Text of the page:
One of those behaviors shared by all organisms is the tendency to maximize the energy they can capture. The ability to transform energy into work, to maximize the flow of energy, determines fitness and success in evolutionary terms. Evolution looks kindly on organisms that maximize their use of power. That means human nature includes a carbon-seeking nature.

People advocating for social justice and ecological sustainability are often nervous about talk of human nature. That’s at least in part due to capitalism’s success in narrowly defining our nature as inherently greedy and self-interested. Humans have the capacity to act in greedy and self-interested fashion, of course, but capitalism’s critics point out that we also have the capacity to collaborate and cooperate. That’s not only part of our nature; it has been a crucial factor in human expansion across the globe.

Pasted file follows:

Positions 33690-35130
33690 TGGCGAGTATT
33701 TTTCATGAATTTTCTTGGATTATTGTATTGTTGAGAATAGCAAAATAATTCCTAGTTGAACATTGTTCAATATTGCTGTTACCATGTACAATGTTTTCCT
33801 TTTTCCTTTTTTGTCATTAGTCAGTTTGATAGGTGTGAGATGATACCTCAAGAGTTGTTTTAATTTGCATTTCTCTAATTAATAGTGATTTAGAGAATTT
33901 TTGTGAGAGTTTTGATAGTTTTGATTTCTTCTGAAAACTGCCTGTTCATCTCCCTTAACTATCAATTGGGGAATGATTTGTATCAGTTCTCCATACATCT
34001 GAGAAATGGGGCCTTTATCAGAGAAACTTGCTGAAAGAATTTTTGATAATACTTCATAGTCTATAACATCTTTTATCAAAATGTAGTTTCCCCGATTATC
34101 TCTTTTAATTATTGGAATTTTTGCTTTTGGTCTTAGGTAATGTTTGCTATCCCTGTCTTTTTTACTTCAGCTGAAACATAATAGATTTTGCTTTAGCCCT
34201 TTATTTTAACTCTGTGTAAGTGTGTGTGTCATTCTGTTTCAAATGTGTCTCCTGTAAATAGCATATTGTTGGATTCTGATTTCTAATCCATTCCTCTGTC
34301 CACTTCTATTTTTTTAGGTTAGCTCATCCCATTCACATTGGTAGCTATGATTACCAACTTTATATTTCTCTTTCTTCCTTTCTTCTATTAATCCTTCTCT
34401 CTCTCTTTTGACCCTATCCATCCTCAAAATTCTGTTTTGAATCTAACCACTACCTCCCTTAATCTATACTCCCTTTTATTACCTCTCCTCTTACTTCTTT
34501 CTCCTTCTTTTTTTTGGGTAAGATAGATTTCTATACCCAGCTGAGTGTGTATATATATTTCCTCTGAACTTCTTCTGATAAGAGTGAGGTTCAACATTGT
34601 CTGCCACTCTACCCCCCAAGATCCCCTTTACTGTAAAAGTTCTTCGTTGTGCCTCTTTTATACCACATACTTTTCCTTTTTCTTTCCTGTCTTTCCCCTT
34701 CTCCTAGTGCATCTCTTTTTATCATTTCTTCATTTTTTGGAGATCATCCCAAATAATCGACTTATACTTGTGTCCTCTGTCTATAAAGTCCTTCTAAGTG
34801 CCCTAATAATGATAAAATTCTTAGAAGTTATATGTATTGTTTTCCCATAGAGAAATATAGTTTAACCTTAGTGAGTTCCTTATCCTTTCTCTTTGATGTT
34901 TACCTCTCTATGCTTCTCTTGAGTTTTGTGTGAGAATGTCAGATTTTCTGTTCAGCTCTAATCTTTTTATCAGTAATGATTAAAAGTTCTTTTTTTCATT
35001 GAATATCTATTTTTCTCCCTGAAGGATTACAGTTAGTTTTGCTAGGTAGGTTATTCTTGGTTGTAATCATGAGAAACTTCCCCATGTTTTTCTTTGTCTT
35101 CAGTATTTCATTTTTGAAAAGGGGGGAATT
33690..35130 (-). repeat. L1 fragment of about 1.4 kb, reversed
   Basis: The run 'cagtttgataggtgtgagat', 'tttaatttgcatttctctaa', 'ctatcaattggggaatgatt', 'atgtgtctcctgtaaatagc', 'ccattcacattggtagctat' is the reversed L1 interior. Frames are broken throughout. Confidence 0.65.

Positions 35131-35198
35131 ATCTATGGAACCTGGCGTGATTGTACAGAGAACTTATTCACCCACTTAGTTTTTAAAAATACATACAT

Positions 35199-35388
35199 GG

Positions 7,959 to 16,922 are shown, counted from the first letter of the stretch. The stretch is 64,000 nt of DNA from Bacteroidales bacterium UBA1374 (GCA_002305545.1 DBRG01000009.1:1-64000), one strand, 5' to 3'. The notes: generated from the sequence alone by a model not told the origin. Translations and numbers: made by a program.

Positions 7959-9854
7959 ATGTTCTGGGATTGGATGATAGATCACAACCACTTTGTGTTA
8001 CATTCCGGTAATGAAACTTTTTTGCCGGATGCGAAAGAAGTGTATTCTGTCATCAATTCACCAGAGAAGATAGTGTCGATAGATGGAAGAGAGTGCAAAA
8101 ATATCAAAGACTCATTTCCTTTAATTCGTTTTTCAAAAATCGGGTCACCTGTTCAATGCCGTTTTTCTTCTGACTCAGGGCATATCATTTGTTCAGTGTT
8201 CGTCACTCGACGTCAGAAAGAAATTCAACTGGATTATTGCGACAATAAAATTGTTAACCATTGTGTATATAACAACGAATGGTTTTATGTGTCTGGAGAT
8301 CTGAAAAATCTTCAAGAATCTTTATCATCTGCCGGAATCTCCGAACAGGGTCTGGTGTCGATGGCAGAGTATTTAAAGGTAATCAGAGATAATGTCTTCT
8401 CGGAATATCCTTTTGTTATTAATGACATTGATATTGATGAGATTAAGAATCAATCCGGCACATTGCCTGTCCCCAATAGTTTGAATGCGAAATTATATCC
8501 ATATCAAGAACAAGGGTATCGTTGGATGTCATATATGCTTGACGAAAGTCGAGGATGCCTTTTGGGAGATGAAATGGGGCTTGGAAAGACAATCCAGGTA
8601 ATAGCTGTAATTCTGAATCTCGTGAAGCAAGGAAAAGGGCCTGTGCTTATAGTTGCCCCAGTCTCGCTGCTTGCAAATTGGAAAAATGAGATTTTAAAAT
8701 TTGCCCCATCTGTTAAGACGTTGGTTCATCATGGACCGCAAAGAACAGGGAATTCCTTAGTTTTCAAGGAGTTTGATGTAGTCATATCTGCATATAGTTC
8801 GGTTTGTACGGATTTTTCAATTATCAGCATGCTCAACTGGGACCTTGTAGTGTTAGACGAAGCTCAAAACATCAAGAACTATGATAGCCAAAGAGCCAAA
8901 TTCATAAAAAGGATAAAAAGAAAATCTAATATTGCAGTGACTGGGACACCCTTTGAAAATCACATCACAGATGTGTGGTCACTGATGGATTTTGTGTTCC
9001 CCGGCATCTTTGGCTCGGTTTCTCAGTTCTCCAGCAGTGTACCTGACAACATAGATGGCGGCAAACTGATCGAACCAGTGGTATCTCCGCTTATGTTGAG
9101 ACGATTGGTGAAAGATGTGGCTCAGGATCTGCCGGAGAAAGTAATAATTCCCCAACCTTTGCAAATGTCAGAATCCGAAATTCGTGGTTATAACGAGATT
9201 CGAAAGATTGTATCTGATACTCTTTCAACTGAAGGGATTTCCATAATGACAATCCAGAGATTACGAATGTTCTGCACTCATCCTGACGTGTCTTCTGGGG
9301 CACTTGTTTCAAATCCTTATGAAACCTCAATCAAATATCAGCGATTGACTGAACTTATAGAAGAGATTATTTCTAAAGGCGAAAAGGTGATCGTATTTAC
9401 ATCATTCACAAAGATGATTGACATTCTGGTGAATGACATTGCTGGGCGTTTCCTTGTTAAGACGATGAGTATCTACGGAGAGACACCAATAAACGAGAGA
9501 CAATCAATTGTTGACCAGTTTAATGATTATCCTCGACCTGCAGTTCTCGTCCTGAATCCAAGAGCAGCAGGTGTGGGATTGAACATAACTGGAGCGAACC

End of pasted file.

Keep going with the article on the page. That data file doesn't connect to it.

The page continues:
Even though it should not be necessary to defend the idea that human nature exists and is relevant to our inquiry, we will state the obvious: there exists something we can call human nature, just as there is hummingbird nature and wolf nature and chimpanzee nature. That simply means that every organism has a genetic endowment that makes some things possible and some things impossible. There are parameters within which all organisms, including we humans, operate. That said, everyday experience reminds us that human nature produces widely variable behavior and that there is little we can predict with certainty about any specific human’s behavior in a particular situation.